Sunday, My Aunt and I made plans to see the exhibit of The Gees Bend Quilts at the Walters Art Museum. Luckily, Auntie was paying attention and suggested this day so we could also listen to a presentation by Linda Day Clark, a photographer who accompanied a journalist from New York Times(?to Gees Bend, Alabama. Over the next 6 years, Linda continued to make the trip to Gees Bend to listen and photograph. Linda started her talk softly, slowly, searchingly, and going back as far as her education. She showed photographs of North Avenue, where she had been told not to go, "you'll get killed". She showed the spirit of community. She then showed and spoke of a project in Nigeria, where she had been told not to go, "you'll get killed". Again, the spirit of community shown through in her photographs. She showed and spoke of Maryland slaves, and lastly the "Benders" as she called them. She was able to weave the projects together, North Avenue, Nigeria, MD slaves, and Gees Bend, by their common thread of community, overcoming obstacles, enslavement, and strength. It was quite amazing.
We slipped out during question and answer period so we could see the quilts before the entire crowd got there. They were very interesting. What was very apparent was the era in which they were made, even without looking at the dates. Auntie and I discussed the heritage of their quilts, how it has changed since they have come, again, into the limelight. We looked at quilts that were objects of beauty because of what they came from, the obvious make do thriftiness, the obvious patina of wear from clothing and from use as a covering. This was missing in the current quilts of the 90's and 2000. We also slipped upstairs to see the photographs that Linda had taken in Gees Bend. We looked at the photos of the Benders and what she had captured with her lens was the eyes. What they had seen, what they felt, the strength, the weaknesses. Again, amazing.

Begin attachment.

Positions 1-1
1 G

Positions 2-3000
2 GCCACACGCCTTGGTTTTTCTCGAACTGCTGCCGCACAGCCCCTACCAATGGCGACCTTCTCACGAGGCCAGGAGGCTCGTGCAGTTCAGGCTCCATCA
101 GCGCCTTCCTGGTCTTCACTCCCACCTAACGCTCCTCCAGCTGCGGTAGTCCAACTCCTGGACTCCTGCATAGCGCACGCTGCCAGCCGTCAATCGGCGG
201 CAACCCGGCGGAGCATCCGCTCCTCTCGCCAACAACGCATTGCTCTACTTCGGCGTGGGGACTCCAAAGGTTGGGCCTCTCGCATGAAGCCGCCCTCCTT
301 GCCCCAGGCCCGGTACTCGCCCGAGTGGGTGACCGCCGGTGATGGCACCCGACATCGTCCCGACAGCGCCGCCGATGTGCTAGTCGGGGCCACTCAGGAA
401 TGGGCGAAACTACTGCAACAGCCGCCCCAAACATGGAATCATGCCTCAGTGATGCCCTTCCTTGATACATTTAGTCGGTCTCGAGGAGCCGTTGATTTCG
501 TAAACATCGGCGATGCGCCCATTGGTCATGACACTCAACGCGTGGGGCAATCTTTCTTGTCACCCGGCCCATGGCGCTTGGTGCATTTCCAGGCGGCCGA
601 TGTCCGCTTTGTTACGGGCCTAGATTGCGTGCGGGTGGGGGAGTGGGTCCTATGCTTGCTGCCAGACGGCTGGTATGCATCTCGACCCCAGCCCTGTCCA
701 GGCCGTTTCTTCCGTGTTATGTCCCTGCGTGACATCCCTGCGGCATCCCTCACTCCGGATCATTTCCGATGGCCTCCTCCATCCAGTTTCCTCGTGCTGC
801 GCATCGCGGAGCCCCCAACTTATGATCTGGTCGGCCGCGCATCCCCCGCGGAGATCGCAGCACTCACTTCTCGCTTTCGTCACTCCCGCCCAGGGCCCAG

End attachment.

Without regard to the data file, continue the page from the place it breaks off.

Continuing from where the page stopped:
Back in the day, when I first started quilting, I had a quilting friend. She was older, almost Grandmother age for me, and she was a perfectionist. I have many unfinished projects or tops that were discarded because they were not perfect. She would have me take out stitches for various reasons, points don't match exactly, thread is wrong, etc. Don't get me wrong, I loved her (and still do) and learned quite a bit. But I have been freed. Now I know it does not matter. The beauty comes in the process and the use.
During that earlier time, I had occasion to see some African/American quilts at the Banneker-Douglass Museum in Annapolis. I don't know what collection they were from and also did not appreciate them. Also during that time, I received a book from my Aunt called "The Freedom Quilting Bee" about these African American women in an outpost of land in Alabama producing these incredible works of art in their quilts. Yup, it was the "Benders". The women of Gees Bend. I plan on rereading this book after the multitude of others before it.
I truly enjoyed the afternoon with my Aunt. We had a delightful lunch and talked of the upcoming surgeries and health issues of my parents. We spoke of family and it's roll in our lives. She was the perfect person to see this exhibit with as she examines and likes to discuss what she sees. She has the ability to wonder, to listen, to learn, to appreciate. It was a perfect delight.